Wednesday, October 28, 2015

Jesus Wept - Thoughts in Preparation for All Saints Day, by the Rev. Peter J. Van Hook

The two words that form the title of this article also comprise the shortest verse in the entire Bible (John 11:35). Jesus wept.

It is not my purpose today to get into the deeper theological conundrums of the incarnation, the idea that in Jesus the divine and the human come together finally and forever. It is, however, worth pausing over these two words: Jesus wept. In this moment is Jesus being more human or more divine? Are the tears those of a grieving friend or those of a Creator who cries at the death of anything God has made? I believe that the only conceivable answer to that question is Yes.

I suspect that this picture is what the compilers of our lectionary had in mind when they chose John 11:32-44 as the Gospel reading for All Saints Day in Year B of the cycle. As we gather on November 1 to remember saints great and insignificant as well as “all those who have gone before” we are reminded that grief is both human and holy.

If you are wondering how God can grieve, read on.

St. Paul uses the word wrath a number of times in his letters to describe God’s reaction to sin and evil. For Paul, sin is “missing the mark,” trying to do what is right (usually) and being incapable of hitting the mark, the bullseye, with any consistency. For Paul, that is what it means to be human: to be imperfect no matter how hard we try to be otherwise. So, when we miss the mark the result in the divine realms is cosmic wrath.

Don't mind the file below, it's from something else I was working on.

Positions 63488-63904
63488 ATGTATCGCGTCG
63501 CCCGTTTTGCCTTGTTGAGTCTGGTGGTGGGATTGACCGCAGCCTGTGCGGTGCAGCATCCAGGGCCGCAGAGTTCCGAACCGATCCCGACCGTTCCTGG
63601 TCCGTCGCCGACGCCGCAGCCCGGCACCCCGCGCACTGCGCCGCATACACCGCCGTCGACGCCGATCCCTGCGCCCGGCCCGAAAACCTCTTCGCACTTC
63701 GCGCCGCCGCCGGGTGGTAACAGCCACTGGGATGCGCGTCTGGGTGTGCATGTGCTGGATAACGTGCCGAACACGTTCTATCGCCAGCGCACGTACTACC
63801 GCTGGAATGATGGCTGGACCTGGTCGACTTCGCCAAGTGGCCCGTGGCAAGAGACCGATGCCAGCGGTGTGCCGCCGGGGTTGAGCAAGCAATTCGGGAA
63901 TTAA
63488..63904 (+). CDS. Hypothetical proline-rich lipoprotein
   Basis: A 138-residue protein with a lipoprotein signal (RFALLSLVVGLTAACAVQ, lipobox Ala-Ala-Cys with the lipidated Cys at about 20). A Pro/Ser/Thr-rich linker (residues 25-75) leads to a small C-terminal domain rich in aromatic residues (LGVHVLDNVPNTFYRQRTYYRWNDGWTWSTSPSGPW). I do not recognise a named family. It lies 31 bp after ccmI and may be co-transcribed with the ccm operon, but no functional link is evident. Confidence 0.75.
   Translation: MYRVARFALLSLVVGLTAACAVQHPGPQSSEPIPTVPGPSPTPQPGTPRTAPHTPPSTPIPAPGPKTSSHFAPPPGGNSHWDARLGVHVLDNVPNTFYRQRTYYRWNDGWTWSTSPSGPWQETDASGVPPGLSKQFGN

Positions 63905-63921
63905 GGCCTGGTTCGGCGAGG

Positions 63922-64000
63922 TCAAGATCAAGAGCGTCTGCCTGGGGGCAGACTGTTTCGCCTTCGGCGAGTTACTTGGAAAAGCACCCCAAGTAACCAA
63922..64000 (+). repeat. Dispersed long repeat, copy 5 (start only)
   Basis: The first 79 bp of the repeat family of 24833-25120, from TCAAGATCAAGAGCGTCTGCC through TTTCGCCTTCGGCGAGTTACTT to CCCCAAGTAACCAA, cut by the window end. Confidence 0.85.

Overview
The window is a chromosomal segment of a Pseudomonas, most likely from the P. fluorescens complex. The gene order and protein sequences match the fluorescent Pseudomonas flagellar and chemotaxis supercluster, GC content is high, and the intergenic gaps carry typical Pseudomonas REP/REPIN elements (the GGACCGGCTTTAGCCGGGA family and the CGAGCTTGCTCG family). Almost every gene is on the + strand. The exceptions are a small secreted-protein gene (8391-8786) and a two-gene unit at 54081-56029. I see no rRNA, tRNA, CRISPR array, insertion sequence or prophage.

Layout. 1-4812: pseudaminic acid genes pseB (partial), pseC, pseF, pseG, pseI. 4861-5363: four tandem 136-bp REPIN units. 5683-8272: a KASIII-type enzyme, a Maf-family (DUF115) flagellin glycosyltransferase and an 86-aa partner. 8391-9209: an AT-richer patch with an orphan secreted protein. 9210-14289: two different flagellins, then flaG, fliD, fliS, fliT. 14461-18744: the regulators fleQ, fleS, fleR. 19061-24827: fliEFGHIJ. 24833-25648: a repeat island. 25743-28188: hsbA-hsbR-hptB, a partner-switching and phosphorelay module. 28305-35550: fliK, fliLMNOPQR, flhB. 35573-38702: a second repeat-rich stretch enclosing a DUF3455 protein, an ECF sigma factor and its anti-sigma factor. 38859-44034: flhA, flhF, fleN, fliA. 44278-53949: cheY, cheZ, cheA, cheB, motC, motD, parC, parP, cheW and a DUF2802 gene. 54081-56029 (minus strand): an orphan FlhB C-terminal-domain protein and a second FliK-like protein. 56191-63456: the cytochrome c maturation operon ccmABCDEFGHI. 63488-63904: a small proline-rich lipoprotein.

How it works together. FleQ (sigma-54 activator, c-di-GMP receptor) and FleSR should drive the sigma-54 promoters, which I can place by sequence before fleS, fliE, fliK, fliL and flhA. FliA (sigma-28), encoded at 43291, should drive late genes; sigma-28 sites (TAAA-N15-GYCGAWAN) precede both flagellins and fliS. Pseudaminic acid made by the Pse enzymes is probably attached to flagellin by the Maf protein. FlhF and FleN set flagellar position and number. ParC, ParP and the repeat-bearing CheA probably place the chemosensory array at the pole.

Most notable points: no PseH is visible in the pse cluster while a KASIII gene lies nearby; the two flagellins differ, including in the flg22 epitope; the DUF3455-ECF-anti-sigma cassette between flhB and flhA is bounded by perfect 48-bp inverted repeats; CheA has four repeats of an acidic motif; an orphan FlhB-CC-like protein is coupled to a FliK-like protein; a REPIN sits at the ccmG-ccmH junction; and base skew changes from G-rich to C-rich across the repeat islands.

That is a terrible thought, especially so if you believe in divine retribution for all that you have done wrong—the consequences of all the marks you have missed. In contemporary English we use the word wrath as a synonym for righteous, unrestrained anger, fury, rage…wrath. Paul, on the other hand, having experienced the boundlessness of God’s love in Christ does not conjure up that kind of divine response. For Paul, the reaction of God to sin and evil is best described as the cosmic, reactive scream of pain and anguish of the God who loves us. It is as if for Paul God’s response to the encounter with sin is grief. God weeps.